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Sleep disturbances and Type 2 diabetes

Project summary

Dr Martin Rutter plans to work out if sleep problems can help to predict who’s at risk of Type 2 diabetes. He’ll also look at whether sleep patterns in people with Type 2 diabetes can affect their blood glucose control and risk of complications. This research could help to prevent some people developing Type 2 diabetes and improve the health of people living with the condition.

Background to research

We all have a ‘biological clock’ which controls our sleep patterns and how our body uses glucose. Modern life can disturb this clock, resulting in too little sleep, broken sleep or sleeping at the wrong times.

Earlier research has suggested that people with these kind of sleep problems may have a higher risk of Type 2 diabetes. Some studies have also shown that disrupted sleep could raise blood glucose levels.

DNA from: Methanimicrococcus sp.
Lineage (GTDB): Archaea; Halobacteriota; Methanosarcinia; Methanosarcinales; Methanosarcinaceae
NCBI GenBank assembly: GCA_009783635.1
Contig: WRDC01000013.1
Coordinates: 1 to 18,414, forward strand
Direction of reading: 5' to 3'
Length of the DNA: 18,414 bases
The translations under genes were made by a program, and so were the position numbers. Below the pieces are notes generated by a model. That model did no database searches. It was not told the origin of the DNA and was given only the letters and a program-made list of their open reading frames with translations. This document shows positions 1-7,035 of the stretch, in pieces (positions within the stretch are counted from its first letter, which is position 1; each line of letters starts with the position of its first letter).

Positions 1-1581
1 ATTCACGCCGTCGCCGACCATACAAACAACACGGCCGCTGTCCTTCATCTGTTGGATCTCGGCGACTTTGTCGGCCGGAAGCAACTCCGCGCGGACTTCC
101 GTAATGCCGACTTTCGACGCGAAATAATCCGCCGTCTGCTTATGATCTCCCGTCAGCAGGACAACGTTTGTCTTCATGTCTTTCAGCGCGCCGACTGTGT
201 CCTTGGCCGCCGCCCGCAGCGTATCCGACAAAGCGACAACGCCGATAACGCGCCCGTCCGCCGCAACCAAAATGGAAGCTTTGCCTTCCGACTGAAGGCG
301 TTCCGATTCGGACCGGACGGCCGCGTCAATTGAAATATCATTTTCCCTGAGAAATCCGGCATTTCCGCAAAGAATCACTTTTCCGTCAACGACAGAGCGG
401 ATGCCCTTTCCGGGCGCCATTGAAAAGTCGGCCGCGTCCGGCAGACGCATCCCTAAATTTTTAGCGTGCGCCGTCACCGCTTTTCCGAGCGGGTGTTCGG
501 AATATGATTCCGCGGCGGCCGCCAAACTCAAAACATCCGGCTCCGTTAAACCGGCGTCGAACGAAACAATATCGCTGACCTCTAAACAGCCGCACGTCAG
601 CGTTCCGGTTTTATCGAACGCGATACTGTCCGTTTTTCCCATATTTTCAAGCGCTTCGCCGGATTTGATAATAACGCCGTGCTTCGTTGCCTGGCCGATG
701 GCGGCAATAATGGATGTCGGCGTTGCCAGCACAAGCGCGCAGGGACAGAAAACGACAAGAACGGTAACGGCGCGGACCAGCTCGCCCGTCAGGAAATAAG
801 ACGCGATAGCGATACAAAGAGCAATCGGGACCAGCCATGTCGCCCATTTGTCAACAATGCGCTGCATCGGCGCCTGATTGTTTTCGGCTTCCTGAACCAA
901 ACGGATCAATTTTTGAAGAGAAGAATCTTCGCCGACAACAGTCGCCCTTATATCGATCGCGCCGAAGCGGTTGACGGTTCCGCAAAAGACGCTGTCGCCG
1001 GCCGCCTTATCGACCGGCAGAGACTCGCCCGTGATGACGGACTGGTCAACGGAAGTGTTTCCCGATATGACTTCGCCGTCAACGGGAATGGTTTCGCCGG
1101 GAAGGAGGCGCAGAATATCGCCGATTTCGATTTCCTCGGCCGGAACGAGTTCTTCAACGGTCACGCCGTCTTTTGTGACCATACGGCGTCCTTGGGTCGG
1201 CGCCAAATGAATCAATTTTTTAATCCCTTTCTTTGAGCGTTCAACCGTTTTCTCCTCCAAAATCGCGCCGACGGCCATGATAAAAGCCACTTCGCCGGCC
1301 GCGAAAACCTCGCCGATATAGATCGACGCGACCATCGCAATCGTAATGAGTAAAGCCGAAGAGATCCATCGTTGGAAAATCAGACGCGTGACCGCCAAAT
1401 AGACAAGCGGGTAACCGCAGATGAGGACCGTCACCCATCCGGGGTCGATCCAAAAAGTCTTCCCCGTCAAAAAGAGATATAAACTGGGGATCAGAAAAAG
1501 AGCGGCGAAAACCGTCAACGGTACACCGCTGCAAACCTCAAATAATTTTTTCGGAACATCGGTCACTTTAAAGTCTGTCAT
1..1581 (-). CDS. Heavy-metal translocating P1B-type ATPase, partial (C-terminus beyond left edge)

Research aims

Dr Rutter will look at data about sleep disturbances from the UK Biobank: one of the largest health studies in the world, co-funded by us. It collects biological samples (like blood and saliva) and other measurements (including weight, blood pressure and sleep) from over 500,000 volunteers in the UK in order to follow their health.

100,000 of these people have worn an activity monitor, which gives more detailed picture of sleep disturbances and patterns. Dr Rutter’s team will also look at information collected on genes, blood glucose control and who went on to develop Type 2 diabetes. Using all of this information together, they want to find out if measuring sleep disturbance can help us predict who’ll get Type 2 diabetes in the future.

Dr Rutter will then study people with Type 2 diabetes, to see if sleep disturbance affects their blood glucose control and increases their risk of diabetes complications.

Potential benefit to people with diabetes

This research could help us to better identify those at high risk of Type 2 diabetes, so people can be supported to lower their risk. If this study shows that blood glucose control and complications are affected by sleep, this could potentially open up a new way to help people with Type 2 diabetes manage their condition and reduce their risk of complications.

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